According to an aggregation of political scholar surveys, Obama ties with several others at #14… out of 43. He is considered a higher success so far than 66% of the other Presidents. The worst? Warren G. Harding. The worst in recent history (last 50 years)? George W. Bush.

The Siena College Research Institute has compiled surveys for almost 30 years, ranking Presidents on a 19-point axis including leadership, economy, communication, accomplishments, and relationships with congress. In the most recent surveys, Obama ranks #15… out of 43. He is considered of higher ability than almost 66% of the other Presidents; he has high marks in Communication, Imagination, and Intelligence, although low marks in Party Leadership, Relations with Congress, Foreign Policy, Crucial Mistakes, and Overall Ability. The worst? Andrew Johnson. The worst in recent history (last 50 years)? George W. Bush.

According to a 2011 Vision Critical/Angus Reid Poll on approval ratings of the past twelve Presidents, Obama was #8… out of 12. His 41% approval/33% disapproval was higher than Ford, Lyndon B. Johnson, G.W. Bush, and Nixon. The worst? Nixon with a 24% approval/54% disapproval rating.

According to a 2011 Gallup Poll on who the best President is/was, Obama was #7 of the highest with 4% of people. He had more supporters than Teddy Roosevelt, Truman, Bush I and II, Jefferson, Carter, Eisenhower, Jackson, Lyndon B. Johnson and Nixon. The worst? Nixon had less than 1% support.

According to a 2012 Harris Poll on who the best President is/was, Obama again ranks #7 of the highest with 4% of people. There he had more supporters than Jefferson, G.W. Bush, Truman, Teddy Roosevelt, Eisenhower, and Carter. The worst? Bush II, Adams, Nixon, Jackson, Lyndon B. Johnson, Coolidge, Wilson, and Ford all had less than 0.5% support.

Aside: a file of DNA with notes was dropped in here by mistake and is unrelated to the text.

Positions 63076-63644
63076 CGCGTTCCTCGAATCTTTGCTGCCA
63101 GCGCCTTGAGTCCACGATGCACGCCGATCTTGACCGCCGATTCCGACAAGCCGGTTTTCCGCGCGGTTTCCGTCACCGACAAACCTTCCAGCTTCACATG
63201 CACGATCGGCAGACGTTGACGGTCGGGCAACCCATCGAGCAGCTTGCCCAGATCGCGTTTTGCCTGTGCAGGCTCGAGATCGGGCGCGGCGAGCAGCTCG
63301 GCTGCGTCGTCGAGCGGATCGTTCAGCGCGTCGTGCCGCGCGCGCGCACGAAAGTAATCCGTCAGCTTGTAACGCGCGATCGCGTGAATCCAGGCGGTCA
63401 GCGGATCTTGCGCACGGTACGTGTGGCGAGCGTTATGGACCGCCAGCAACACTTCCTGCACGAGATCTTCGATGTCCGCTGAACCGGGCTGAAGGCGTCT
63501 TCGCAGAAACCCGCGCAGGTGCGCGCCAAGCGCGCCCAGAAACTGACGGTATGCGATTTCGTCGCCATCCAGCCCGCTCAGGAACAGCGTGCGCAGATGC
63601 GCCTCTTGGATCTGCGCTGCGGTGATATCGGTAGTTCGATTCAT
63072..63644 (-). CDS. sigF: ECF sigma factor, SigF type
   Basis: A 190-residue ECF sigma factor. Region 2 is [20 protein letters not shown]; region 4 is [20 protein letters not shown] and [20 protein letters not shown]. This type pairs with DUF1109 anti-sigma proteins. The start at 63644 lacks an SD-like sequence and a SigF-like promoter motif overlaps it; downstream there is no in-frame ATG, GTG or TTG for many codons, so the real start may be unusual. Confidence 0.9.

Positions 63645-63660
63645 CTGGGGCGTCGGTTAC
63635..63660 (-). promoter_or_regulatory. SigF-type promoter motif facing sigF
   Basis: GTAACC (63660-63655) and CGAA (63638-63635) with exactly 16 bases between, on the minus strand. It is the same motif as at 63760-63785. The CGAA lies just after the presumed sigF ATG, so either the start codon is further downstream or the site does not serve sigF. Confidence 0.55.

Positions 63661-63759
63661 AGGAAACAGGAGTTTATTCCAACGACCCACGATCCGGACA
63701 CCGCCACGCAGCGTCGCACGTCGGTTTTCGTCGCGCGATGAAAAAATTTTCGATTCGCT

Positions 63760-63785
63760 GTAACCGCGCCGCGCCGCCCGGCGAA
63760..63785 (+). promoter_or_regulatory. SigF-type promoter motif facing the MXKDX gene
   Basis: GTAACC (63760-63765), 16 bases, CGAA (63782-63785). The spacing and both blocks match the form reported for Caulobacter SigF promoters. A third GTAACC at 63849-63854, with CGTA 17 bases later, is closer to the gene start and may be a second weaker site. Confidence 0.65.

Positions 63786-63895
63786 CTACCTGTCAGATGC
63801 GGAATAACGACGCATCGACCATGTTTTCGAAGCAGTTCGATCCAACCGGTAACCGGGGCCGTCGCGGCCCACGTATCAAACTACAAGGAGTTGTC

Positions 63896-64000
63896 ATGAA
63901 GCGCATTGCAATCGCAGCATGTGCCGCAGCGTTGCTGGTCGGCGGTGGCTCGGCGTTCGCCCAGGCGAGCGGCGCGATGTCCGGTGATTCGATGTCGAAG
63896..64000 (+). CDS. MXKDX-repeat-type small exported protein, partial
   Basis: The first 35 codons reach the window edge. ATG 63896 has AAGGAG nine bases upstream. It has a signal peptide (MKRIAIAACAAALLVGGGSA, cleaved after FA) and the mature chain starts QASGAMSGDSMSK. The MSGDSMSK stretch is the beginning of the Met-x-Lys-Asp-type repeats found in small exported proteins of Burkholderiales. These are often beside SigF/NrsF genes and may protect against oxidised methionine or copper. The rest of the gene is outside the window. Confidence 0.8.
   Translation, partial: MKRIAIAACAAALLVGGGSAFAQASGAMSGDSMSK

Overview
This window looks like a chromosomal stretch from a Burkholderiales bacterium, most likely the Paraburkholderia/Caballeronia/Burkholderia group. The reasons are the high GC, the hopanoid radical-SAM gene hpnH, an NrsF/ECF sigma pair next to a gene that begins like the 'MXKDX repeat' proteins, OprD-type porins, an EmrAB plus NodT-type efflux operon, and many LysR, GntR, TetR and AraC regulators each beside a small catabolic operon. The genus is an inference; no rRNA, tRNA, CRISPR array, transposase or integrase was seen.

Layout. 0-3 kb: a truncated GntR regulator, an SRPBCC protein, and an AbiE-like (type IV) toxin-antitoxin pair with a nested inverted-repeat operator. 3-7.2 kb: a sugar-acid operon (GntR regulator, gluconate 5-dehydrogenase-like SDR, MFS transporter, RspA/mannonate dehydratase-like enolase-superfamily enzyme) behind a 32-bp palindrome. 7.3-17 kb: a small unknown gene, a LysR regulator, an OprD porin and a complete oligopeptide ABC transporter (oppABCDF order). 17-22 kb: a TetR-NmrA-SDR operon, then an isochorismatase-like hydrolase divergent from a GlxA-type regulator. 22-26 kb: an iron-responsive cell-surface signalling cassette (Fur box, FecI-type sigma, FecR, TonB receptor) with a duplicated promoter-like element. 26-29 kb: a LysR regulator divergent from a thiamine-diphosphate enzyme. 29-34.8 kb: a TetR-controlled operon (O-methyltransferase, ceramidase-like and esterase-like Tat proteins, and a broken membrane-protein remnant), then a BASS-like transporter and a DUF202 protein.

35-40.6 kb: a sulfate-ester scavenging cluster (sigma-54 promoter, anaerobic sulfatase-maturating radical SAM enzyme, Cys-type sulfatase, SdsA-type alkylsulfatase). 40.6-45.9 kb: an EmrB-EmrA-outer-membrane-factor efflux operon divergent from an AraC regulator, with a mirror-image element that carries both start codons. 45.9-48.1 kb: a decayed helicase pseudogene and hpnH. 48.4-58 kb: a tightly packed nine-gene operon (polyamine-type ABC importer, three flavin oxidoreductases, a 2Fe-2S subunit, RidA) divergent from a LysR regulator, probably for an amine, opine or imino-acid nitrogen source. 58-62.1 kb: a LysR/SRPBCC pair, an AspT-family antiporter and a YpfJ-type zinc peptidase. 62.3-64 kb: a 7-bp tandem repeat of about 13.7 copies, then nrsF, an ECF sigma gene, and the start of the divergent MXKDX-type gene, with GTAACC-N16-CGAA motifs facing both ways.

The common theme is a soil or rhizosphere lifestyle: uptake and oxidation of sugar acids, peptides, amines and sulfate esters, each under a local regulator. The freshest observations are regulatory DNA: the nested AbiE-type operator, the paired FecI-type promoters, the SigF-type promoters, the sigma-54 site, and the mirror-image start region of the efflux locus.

According to a 2012 Gallup Poll on how recent Presidents will go down in history, Obama only had a 35% below average/poor rating. 10% said Obama was outstanding, higher than Bush I and II, Carter, Ford, or Nixon. 28% said Obama was above average, higher than G.W. Bush, Carter, Ford, or Nixon. The worst? Nixon, who had 14% outstanding/above average and 55% below average/poor.

The consensus seems to be that Nixon is likely the worst president in recent history. In the bottom are Carter, Ford, Bush I and II, Lyndon B. Johnson, Eisenhower, and Truman. Of course, moving even further in the past and you find Presidents considered far worse according to their failures, including Andrew Johnson, James Buchanan, and Warren G. Harding.


Think about that these numbers the next time someone (or yourself) spouts that “Obama is the worst President in history!”. The key to critical thinking (and thus common sense) is to recognize when your own perceptions might be wrong. After all, in this heated and divided country, how do you know what you’re being told about him is true?

Snopes shows that only 14% of the claims about Barack Obama are true, compared to 41% of claims about George W. Bush. Worse, people have spread 141 rumors about Obama, compared to 46 about Bush; people are three times more likely to spread misinformation about Obama suggesting anything you hear is probably a lie or half-truth.

Politifact shows that 46% of statements by Obama are True or Mostly True, with 27% Mostly False, False, or “Pants on Fire”; compare that to Reid (28% True – 56% False), Boehner (32% True – 53% False), McConnell (38% True – 43% False), and Pelosi (16% True – 38% False). If Obama is less of a liar than other politicians, how can he be the worst in history?